This is ridiculous. Thank you Bleacher Report.
Essentially the author argues that Love's 30-30 night deserves an asterisk because D'Antoni used stupid rotations and Love weighs more than other guys...or something. Full article after the break. I thought I'd post this because this is ridiculous. I can't quite put my finger on it, but there's something that really rubs me the wrong way about denigrating Love's performance. Ya, does he 'sell out' to collect boards? Sure, but what outstanding rebounder doesn't? And does he collect his own misses sometimes? Sure, but does that make his performance any worse? How is it that this is a fault for Love but something every other player doesn't get called out for when they don't do it?
If you didn’t watch Kevin Love’s 31-point and 31-rebound performance last night, you might be inclined to be impressed. However, if you did, and aren’t some die-hard Love fanatic, you might feel like too much is being made of it.
Heck, you might even want an asterisk thrown beside it for New York Knicks head coach Mike D’Antoni's stupidity with his roster management.
Make no mistake, I’m no supporter of Kevin Love, but I’m also no hater. I understand the significance of his contribution to the Minnesota Timberwolves’ win last night. I understand that the effort he displayed was of a record-setting feat in regards to Timberwolves history. However, I’m also a realist that looks for the truth in everything that is done in life. [This is debatable].
The truth of Love’s statistical achievement last night is one that wasn’t that impressive, especially to one with any real sense of how numbers are acquired over the course of a game. [Which is why, of course, no one has done it in 28 years.]
Mike D’Antoni and His Idiotic Decisions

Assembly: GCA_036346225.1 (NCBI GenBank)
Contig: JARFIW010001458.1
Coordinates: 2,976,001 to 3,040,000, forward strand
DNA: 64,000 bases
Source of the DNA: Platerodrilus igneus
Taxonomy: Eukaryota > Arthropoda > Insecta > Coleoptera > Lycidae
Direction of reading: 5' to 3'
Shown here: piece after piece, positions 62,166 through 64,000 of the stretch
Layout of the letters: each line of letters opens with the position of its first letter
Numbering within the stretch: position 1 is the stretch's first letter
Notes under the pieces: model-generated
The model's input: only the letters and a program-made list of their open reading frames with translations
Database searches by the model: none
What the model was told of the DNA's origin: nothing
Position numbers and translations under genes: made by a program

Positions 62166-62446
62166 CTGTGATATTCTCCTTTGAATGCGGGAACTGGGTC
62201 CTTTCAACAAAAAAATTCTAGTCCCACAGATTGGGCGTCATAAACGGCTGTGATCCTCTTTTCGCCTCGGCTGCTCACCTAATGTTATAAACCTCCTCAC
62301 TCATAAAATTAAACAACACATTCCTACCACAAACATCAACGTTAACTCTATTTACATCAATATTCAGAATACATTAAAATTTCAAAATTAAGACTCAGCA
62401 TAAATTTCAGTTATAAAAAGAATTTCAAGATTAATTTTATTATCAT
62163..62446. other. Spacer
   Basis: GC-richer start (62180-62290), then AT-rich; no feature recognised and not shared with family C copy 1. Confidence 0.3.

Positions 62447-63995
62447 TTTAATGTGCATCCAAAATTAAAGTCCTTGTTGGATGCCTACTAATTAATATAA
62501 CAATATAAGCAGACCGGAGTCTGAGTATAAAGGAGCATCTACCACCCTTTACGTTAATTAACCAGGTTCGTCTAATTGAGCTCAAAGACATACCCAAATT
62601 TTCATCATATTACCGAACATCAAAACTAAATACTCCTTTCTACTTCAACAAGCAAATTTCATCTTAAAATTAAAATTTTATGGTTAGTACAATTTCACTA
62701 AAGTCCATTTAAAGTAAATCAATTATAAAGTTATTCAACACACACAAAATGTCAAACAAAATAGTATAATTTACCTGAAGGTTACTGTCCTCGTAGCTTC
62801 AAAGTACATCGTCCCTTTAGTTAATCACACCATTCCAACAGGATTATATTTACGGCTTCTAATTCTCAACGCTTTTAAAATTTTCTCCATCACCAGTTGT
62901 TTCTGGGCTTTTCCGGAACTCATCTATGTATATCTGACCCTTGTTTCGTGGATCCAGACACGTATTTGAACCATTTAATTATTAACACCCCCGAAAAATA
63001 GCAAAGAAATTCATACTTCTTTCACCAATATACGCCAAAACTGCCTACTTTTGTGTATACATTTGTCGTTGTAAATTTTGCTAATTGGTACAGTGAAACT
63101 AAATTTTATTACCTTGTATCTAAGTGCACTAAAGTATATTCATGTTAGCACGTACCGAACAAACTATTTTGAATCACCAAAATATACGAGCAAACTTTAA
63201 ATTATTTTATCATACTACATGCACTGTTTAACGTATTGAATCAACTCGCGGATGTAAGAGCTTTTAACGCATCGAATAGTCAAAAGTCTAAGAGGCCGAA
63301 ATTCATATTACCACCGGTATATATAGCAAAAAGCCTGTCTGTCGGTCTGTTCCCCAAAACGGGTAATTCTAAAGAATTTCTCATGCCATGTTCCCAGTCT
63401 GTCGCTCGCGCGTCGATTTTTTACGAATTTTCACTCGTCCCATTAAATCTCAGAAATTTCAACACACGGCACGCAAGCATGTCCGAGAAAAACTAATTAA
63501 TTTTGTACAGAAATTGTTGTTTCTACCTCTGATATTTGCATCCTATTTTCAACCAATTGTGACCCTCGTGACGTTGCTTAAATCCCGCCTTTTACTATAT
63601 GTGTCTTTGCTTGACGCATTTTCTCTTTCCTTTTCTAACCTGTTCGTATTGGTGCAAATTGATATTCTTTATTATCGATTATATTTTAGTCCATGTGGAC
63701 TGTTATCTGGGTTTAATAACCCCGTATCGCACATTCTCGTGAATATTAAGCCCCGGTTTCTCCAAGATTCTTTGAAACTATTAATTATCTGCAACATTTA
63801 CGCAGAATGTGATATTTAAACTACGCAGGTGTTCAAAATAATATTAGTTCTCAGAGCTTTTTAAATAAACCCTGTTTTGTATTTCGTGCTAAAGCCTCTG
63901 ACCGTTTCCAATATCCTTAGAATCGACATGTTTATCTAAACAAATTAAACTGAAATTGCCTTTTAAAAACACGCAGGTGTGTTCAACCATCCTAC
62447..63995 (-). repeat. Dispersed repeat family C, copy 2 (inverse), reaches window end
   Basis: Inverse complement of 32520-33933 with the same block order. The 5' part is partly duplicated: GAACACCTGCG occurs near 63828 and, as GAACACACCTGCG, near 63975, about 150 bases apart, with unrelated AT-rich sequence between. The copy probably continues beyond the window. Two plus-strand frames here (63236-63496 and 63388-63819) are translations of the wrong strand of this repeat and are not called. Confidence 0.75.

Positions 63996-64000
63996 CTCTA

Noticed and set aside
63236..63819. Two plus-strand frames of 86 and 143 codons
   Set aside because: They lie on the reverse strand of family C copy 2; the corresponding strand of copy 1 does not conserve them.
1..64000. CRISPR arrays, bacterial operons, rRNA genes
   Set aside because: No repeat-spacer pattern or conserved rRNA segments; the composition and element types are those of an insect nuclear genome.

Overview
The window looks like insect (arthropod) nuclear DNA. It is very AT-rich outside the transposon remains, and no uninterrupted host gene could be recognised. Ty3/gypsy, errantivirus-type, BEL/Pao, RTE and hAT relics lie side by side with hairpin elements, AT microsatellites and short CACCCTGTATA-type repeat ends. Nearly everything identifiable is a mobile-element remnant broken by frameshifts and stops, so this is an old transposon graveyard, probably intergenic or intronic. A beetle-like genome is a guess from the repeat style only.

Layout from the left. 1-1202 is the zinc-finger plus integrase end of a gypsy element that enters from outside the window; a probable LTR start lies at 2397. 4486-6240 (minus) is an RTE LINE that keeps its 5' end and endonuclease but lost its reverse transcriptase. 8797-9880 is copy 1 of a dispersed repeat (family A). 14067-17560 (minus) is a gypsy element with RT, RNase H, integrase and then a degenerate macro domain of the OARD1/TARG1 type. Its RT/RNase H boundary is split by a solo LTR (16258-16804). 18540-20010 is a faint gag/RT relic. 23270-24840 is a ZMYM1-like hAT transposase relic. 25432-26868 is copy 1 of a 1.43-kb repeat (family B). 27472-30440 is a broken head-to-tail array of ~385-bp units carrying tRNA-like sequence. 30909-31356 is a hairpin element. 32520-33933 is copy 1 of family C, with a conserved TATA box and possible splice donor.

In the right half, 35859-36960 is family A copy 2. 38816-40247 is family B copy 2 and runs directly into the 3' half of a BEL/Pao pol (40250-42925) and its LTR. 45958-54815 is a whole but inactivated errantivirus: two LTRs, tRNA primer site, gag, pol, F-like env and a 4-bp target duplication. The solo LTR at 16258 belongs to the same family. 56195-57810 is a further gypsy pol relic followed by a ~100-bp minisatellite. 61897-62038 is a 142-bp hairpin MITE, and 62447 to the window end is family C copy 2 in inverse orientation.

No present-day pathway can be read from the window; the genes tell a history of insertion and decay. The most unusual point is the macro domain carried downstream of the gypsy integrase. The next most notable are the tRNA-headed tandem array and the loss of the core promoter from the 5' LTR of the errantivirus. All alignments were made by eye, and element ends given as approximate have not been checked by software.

Love benefited greatly from the poor utilization of the Knicks roster by their head coach. He repeatedly had small forwards match up with Love. As if guys weighing 225 pounds or less are going to keep the 260-plus-pound behemoth from getting where he wants—it really was something that should have resulted in him losing his job. [Seriously? D'Antoni should be fired because he put light guys on Love? This is the point at which I should have realized how revealing this 'analysis' would be.]However, the deciding factor was the limited minutes that All-Star forward Amar’e Stoudemire got to play due to foul trouble. After all, 14 of Love’s rebounds were tallied in the third quarter as Amar’e sat on the bench after picking up his fourth foul at the 11:07 mark of the third. [Yup, the reason Love dominated on the boards is because the outstanding rebounder called Amare Stoudemire was out. The guy with a career TRB% of 14.7, the guy whose TRB% of 12.9 this season would rank just ahead of Pek's 12.8 on our team, and is only 1.3 better than Darko this year. Yup. Either this guy is arguing that NY losing Amare's outstanding defensive rebounding was the problem, or that NY really missed Amare's offensive rebounding (the only two ways I can think of how losing Amare might contribute to Love getting more boards). More to the point, of course, is why other guys around the league haven't gone off for 20+ boards against the Knicks when Amare's out, considering that I'm sure this isn't the first, nor the last time, that Amare will be in foul trouble.]